The tradition of selecting members of the House of Lords on the basis of their ancestry has been criticized for favoring peers from London and the south-east of England over Wales and other parts of Britain.
Speaking in Westminster’s upper house today, Lord Grocott claimed that among hereditary peers there was “one peer from Wales, the West Midlands and the North East combined, and there are 19 from London and the South East”.
His argument came amid a new attempt to stop the guaranteed representation of aristocrats in parliament, with a bill to abolish the practice of hereditary peer-by-election elections returning. Currently, hereditary peers can get seats for life through a poll among a handful of other hereditary peers.
There are 92 hereditary peers in the House of Gentlemen, which means that by 2021, about 11% of Second Chamber legislators will be there solely because of the circumstances surrounding their birth.
Mister Grocott’s bill got its second reading in Gentlemen Friday, but another Lord present claimed that the Hereditary Peers were, in fact, a way of offsetting London rule.
“It’s also true that the continued presence of hereditary peers is contributing to a slightly more diverse geographical spread in what is an overwhelming metropolitan area,” Viscount Trenchard said during the debate.
“The noble Lord, Lord Grocott, forgot that my noble friend Lord Harlech comes from Wales and that my noble friend Lord Ridley comes from the Northeast.”
This year, seven new aristocrats have been elected to the Lords, the most recent being Lord Hacking, who took office earlier this month.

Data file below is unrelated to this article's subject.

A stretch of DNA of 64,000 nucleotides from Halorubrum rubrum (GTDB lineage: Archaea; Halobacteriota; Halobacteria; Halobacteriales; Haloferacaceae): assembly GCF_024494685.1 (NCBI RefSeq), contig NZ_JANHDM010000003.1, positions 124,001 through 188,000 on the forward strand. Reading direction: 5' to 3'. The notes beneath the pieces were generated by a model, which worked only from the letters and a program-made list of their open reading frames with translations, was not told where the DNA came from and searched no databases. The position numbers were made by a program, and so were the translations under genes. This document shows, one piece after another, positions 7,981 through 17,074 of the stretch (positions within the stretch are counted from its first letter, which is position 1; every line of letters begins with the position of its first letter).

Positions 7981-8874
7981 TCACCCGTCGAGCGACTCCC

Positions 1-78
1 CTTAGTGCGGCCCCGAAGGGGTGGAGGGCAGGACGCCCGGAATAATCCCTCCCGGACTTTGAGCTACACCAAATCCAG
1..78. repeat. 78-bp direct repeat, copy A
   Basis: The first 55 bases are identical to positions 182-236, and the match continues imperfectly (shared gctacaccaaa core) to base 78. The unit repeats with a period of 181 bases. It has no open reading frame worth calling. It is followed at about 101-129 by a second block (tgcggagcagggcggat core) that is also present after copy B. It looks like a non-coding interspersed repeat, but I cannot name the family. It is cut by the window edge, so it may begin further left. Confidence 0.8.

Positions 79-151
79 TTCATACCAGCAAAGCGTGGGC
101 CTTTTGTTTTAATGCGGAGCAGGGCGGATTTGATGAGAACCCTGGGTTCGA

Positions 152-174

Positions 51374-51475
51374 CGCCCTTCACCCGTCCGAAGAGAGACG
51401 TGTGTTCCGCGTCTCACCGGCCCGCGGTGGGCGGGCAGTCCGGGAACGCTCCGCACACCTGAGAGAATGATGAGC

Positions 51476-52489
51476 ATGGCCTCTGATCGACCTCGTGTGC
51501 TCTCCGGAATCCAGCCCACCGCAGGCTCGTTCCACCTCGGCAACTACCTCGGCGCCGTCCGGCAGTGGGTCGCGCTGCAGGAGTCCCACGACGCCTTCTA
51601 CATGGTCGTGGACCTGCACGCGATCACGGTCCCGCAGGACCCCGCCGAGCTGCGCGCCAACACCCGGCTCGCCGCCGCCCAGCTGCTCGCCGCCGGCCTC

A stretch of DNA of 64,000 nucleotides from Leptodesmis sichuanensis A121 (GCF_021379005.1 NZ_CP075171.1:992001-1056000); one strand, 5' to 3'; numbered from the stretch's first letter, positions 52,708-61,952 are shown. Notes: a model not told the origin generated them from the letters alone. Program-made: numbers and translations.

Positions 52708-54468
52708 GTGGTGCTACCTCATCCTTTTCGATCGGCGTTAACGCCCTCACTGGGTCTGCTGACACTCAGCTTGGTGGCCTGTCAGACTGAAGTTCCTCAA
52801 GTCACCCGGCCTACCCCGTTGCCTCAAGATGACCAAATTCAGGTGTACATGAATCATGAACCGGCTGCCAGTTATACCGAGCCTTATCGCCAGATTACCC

In July, Viscount Stansgate, the son of former Labor MP Tony Benn, who famously resigned his peerage, joined the Lords in an undisputed election.
The Electoral Reform Society called on the government to support Lord Grocott’s law as a springboard to a real reform of the unelected Second Chamber.
»These middle choices are beyond satire. “In the 21st century, a system where we have by-elections for only 92 seats in the House of Lords, where only hereditary comrades can stand and only comrades can vote, can not be taken seriously,” Lord Grocott said.
“Seven new peers have been” elected “this year alone – more than any other year since they were introduced in 1999. I would love to think that with support, this bill could mean they will be the last.”
Darren Hughes, executive director of the Electoral Reform Society, said it was “shocking” that hereditary aristocrats in 2021 were still guaranteed representation in Westminster.
“Elected gentlemen have given seats for life to vote on our laws because of nothing but the circumstances surrounding their birth – leaving ordinary voters with no influence at all,” he said.
What’s worse is that repeated attempts to phase out this archaic practice have been blocked by the same unelected, irresponsible and out of touch aristocrats who continue to take advantage of it.
“This bill should be uncontroversial – a common sense reform that would be a small step forward in the modernization of our Second Chamber. Failure to support this modest change would be a spectacular end in itself for both ministers and the 800 Lords.
“It’s time for us to get serious about modernizing our policy. This bill is a chance for the government to get this out of touch chamber and embark on a path of real reform – to scrap this private membership club and replace it with a just-elected Senate across the UK is the only way forward. “